Dino Marcaccio

Dino Marcaccio
Former Texas Comptroller State Tax Auditor

Why do Dentists get audited by the Texas Comptroller?

Answer: Because 61% of the audits are ‘tax due’ (mostly based on purchases)

Please go to link the following 2 links:

What does this mean? It means 70 out of the 115 dentists audited owed sales/use tax (see link above). 61% of Texas Dentists audited owed additional tax.


Asset and Expense Purchases are looked at ‘in detail’ including even the smallest of purchases.  For instance, if you bought from the internet or used a credit card you must have the underlying invoice which shows TEXAS sales tax charged (or you owe ‘use tax’).  Or your accountant entered in ‘batch’ entries for certain expenses with no easy backup to ID the purchase invoice, then the auditor will tax that transaction.  And the auditor can always choose to ‘sample’ purchases which could cause inflated false taxes due to audit results.


Once you provide the auditor with a detailed General Ledger the auditor can simply set up an excel spreadsheet and list 100% of all purchase and expense category items.

In some cases, it can be hard to find invoices from 4 years ago (i.e., the audit look-back period is 4 years, or up to 7 years if the business does not have a sales tax permit).  Missing invoice, then tax due. Taxable Invoice available with no tax, then tax due.

In some extreme (but not unheard of) cases, the auditors will select all transactions from non-relevant accounts such as Travel, Insurance, Rent, etc., and send the dentist (or representative) a ’30 Day Demand Letter’ to provide the underlying documentation to prove the entry is not for a taxable good or service.  Yes, this happens.  And the auditor can do it.  This is why we don’t recommend providing the auditor CARTE BLACHE to all accounting records before you have conducted certain ‘pre-audit’ activities.  Texas Tax Group conducts pre-audits and CONTROLS access to records the auditor needs to conduct the audit.  No more.  NO less.

Note: Texas Tax Group (TTG) physically manages the audits if they are being conducted in either HOU, DFW, AUS or SA (we have offices in these cities).  If located outside of these 4 we manage the audits remotely / electronically.  TTG has successfully represented dentists around the State of Texas.


PURCHASES (ASSETS) REAL PROPERTY IMPROVEMENTS.  ANY repairs or remodeling done to existing real property improvement is taxable – from fixing a doorknob to replacing the entire roof.  This category also includes permanent replacement/installation or repair of dental equipment (chairs, lights, ancillary equipment) unless it can be proven these are ‘initial new improvements or complete replacements of an existing ‘real property improvement’.  Yes. It gets tricky.  Keep in mind that if your taxable contract does not include a line item for sales tax for the entire amount or does not include the term ‘Sales Tax Included’, then you owe the tax.  The contract cannot simply state that TAX is included.

  1. PURCHASES (ASSETS) FURNITURE & FIXTURES – Any tangible purchase (not real property improvements) is subject to sales tax unless you have the invoice or contract to prove sales tax paid – or accrued.  From artwork, furniture, and non-permanent dental equipment you must have a ‘sales tax’ paid invoice or you will be taxed.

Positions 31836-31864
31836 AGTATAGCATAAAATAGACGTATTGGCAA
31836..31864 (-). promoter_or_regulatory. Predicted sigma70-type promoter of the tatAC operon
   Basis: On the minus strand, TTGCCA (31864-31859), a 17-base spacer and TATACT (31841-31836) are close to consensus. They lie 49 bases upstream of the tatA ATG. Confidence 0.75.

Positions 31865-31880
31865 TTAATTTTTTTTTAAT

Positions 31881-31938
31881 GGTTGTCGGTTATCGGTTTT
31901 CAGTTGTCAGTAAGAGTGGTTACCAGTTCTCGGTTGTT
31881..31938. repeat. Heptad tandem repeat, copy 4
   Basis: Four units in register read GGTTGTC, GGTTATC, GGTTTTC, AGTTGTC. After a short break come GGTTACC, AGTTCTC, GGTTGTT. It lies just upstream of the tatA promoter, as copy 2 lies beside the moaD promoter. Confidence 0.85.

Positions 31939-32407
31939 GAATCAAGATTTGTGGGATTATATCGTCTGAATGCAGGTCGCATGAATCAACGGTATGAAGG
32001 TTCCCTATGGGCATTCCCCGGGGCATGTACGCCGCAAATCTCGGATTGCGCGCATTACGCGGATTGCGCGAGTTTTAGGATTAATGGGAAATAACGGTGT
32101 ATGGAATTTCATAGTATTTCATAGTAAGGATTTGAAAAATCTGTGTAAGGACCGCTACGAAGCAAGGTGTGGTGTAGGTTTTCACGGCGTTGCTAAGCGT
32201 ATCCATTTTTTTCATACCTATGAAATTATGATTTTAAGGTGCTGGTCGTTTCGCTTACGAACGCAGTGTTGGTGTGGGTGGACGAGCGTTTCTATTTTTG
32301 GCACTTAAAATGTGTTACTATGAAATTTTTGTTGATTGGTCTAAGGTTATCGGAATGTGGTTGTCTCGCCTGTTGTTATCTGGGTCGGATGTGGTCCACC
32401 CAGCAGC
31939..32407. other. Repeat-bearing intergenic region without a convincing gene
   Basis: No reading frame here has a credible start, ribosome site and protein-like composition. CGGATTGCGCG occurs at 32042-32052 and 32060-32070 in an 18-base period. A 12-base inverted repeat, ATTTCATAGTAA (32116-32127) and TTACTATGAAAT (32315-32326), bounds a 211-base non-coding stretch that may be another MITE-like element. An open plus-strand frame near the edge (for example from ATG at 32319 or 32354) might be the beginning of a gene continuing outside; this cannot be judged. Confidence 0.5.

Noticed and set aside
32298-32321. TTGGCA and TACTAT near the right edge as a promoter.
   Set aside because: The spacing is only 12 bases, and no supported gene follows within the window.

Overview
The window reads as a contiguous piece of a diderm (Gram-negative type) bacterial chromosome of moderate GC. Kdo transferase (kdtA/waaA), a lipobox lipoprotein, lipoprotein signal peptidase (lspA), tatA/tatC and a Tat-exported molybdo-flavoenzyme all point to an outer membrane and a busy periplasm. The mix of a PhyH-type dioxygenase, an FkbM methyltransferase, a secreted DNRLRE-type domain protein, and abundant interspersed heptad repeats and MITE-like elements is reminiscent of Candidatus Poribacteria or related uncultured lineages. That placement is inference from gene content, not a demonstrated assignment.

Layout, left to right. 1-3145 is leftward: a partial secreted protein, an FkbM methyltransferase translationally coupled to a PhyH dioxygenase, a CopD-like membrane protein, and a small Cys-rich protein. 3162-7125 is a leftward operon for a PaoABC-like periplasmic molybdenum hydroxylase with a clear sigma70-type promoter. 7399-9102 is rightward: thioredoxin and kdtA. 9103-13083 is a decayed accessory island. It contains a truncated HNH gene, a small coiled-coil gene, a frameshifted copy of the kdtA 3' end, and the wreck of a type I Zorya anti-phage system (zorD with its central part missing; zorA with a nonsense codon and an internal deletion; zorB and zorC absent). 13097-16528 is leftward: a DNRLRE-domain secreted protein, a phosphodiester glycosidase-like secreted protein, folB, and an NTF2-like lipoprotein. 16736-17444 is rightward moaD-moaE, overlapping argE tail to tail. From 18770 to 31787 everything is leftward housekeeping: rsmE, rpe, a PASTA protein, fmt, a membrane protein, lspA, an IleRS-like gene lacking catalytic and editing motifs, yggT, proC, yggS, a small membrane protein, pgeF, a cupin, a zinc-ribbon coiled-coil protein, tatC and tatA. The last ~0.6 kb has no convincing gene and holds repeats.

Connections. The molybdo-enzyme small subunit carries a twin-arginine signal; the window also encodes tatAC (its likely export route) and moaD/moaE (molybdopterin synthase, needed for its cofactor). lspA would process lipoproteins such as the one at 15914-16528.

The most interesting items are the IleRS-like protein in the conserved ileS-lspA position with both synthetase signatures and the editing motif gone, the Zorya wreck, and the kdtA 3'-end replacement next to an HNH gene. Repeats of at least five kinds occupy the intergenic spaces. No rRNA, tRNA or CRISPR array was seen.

2. PURCHASES (BULK ASSET PURCHASE) – If the dentist has purchased the bulk assets of another dentist’s practice the auditor can tax the transaction unless (1) there is a contract that states that all ‘operating assets’ have been purchased and (2) a requirement for signed ‘occasional sale exemption’ is required if either the buyer or seller has a sales tax permit.
  3. PURCHASE (EXPENSES) REAL PROPERTY SERVICES (Janitorial Services, Landscape services – yes….. your janitor and grounds maintenance services are taxable unless you have all the invoices and they all show sales tax.  Just showing the auditor a ‘few’ taxable invoice is often not enough.  It’s called Nit-Picking.
  4. INTERCOMPANY EXPENSES / LEASES / RENTALS  In some cases dentists have multiple entities and have certain ’intercompany’ transactions (including leases of equipment).  A lease or rental of tangible personal property between related entities is taxable (no exemptions allows)  If you are unfortunate enough to combine these inter-company transactions with other non-taxable services (i.e., rents, payroll, property taxes, etc.) the entire charge will likely to taxed by the auditor.  If this amount is significant and the dentist does not have an active sales tax permit, then the auditor can go back as far as 7 years. This could add up.  And it does happen.
  5. FRANCHISE TAX If an auditor has access to all accounting data they can sometimes ‘sneak’ a peek at your Franchise Tax returns and methods of filing.  Although technically the auditor cannot review Franchise Tax taxpayer records while conducting only a sales tax audit…..it has happened.  Worst case scenario the auditor ‘spins off’ an FTAX audit.  Keep in mind that sometimes a Franchise Tax audit is generated at the same time as a sales tax audit.

Thanks, and it was my pleasure to give your dental professional some insight into these matters.  If you receive an audit notice we’d be glad to handle it. If needed we can send you a reference client list of dentists that have hired us in the past.

Dino Marcaccio, President (ex-Texas Comptroller Auditor, 16 Years)
9950 Westpark Drive, Ste 430
Houston, Texas 77063
Houston | Austin | Dallas | San Antonio
Direct-Mobile-Text-Fax: 832-413-5339

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